Hawaii Ocean Time-series (HOT)
in the School of Ocean and Earth Science and Technology at the University of Hawai'i


CTD Deployment at night
FTP View Data
To assist in the interpretation of the data, it can be displayed using the Hawaii Ocean Time-series Data Organization & Graphical System (HOT-DOGS©).

Sampling at Station ALOHA typically begins with sediment trap deployment followed by a deep (> 4700 m) CTD cast and a "burst series" of at least 13 consecutive 1000 m casts, on 3-h intervals, to span the local inertial period (~ 31 h) and three semidiurnal tidal cycles. The repeated CTD casts enable us to calculate an average density profile from which variability on tidal and near-inertial time scales has been removed. These average density profiles are useful for the comparison of dynamic height and for the comparison of the depth distribution of chemical parameters from different casts and at monthly intervals. This sampling strategy is designed to assess variability on time scales of a few hours to a few years. Very high frequency variability (< 6 h) and variability on time scales of between 3-60 d are not adequately sampled with our ship-based operations.

Water samples for a variety of chemical and biological measurements are routinely collected from the surface to within 10 m of the seafloor. To the extent possible, we collect samples for complementary biogeochemical measurements from the same or from contiguous casts to minimize aliasing caused by time-dependent changes in the density field. This approach is especially important for samples collected in the upper 350 m of the water column. Furthermore, we attempt to sample from common depths and specific density horizons each month to facilitate comparisons between cruises. Water samples for salinity determinations are collected from every water bottle to identify sampling errors. Approximately 20% of the water samples are collected and analyzed in duplicate or triplicate to assess and track our precision in sample analyses.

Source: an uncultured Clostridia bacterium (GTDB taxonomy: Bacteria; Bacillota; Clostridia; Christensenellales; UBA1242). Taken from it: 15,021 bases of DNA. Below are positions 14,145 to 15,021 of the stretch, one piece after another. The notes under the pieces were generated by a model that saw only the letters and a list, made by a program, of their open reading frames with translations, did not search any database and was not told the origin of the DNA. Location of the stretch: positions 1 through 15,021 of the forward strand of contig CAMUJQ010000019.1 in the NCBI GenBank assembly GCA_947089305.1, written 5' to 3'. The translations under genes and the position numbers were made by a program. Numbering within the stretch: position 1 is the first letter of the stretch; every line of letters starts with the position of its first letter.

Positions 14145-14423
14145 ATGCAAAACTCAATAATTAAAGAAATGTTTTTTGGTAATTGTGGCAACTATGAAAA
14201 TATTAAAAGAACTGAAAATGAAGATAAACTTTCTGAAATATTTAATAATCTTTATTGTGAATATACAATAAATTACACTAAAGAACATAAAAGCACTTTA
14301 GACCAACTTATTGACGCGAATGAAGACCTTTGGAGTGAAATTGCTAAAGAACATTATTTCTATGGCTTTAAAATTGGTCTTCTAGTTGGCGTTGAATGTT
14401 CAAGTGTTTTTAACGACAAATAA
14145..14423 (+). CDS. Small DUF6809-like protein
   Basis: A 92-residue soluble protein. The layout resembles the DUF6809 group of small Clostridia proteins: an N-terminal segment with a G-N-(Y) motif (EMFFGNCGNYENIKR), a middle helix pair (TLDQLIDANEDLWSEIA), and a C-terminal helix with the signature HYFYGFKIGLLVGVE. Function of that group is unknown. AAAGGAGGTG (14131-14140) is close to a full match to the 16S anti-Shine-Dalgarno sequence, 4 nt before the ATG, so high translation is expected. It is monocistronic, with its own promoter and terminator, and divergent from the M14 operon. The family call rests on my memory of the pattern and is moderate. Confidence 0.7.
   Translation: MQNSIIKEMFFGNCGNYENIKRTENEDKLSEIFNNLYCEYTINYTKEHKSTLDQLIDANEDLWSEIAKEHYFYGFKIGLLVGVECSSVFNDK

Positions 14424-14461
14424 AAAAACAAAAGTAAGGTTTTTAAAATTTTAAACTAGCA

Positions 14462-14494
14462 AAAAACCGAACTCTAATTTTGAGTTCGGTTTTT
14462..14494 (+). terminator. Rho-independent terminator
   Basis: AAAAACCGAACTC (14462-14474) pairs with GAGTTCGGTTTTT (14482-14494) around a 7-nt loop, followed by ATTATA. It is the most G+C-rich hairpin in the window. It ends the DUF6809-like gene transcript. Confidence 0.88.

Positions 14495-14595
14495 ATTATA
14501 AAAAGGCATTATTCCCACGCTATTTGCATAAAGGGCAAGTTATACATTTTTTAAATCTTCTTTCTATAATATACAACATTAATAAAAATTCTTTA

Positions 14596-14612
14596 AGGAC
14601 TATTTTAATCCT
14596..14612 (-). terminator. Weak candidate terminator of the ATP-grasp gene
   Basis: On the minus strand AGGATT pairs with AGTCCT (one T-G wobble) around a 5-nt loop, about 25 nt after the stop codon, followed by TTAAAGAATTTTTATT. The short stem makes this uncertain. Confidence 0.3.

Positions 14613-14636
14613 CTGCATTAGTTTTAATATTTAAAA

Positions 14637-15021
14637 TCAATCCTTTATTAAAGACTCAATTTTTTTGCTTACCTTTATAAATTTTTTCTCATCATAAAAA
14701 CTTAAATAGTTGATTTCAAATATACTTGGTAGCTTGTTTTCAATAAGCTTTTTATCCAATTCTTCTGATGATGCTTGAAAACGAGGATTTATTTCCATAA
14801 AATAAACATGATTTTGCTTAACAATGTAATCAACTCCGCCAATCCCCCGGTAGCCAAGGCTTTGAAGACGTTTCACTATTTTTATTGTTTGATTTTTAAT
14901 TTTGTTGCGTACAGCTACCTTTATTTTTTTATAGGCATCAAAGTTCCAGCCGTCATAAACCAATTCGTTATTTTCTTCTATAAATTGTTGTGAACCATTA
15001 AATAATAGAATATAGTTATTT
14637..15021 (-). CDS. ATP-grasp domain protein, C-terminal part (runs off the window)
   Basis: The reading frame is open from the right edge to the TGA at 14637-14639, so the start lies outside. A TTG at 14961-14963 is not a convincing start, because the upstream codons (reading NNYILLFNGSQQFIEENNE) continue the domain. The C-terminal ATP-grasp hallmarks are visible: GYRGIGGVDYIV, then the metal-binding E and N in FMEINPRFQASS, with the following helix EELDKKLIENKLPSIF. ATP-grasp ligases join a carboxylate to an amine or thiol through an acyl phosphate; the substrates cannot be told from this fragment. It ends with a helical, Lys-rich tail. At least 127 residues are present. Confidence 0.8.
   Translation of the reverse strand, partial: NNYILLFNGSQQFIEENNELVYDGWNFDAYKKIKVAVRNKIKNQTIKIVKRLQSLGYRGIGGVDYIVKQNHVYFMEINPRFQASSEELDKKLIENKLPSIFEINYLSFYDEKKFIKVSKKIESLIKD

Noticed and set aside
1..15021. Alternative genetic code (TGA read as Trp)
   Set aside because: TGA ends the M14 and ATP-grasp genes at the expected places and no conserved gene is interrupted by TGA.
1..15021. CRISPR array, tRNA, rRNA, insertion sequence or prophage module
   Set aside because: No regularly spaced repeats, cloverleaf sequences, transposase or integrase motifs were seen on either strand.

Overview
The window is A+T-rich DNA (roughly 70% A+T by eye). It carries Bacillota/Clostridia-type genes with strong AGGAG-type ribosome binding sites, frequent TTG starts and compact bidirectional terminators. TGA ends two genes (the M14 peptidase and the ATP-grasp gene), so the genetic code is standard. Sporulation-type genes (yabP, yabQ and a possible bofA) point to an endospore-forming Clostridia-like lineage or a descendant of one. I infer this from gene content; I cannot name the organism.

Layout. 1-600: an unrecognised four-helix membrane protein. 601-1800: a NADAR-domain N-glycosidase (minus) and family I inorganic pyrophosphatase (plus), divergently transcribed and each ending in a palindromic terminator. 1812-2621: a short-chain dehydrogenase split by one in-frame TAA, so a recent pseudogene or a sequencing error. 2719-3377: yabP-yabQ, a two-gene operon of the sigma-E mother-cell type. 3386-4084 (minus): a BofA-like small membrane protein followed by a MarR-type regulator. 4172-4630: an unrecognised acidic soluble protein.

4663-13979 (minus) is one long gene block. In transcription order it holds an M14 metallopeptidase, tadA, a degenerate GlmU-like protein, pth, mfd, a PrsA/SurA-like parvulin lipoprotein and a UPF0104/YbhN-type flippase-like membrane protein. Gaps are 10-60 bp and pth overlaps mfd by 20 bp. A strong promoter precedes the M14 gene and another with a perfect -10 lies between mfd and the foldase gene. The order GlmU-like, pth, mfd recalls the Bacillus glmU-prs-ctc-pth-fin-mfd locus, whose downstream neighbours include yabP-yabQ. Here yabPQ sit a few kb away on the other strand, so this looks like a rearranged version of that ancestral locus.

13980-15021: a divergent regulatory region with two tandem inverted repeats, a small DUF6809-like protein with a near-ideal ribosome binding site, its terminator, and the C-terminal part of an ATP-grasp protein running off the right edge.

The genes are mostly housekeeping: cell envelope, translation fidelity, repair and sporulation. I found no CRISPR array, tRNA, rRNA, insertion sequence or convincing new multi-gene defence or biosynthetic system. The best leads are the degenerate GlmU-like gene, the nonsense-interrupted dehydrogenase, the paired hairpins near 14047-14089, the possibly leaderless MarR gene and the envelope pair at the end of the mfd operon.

At Stations Kahe, ALOHA and Kaena, water samples for chemical analyses were collected from discrete depths using 12 liter PVC bottles with nylon coated internal springs as closing mechanisms. Sampling strategies and procedures are well documented in the previous Data Reports and in the HOT Program Field and Laboratory Protocols manual.